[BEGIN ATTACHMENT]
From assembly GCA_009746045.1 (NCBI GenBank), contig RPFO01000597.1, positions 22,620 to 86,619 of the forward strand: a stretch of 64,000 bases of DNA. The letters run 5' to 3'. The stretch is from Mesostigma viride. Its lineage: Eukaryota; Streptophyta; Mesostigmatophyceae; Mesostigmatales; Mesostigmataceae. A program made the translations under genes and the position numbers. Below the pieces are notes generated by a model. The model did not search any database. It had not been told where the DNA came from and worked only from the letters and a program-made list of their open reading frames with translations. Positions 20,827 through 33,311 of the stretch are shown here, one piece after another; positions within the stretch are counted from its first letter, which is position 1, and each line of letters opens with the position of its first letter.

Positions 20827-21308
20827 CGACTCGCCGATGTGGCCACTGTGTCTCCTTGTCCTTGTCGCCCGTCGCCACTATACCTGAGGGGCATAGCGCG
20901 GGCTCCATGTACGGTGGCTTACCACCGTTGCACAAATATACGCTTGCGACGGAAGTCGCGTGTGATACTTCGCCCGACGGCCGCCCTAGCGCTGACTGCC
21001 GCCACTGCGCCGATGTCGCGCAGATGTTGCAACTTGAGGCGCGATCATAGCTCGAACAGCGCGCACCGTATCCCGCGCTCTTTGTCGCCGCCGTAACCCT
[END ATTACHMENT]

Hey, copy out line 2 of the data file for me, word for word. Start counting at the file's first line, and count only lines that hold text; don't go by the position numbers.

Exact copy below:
Positions 20827-21308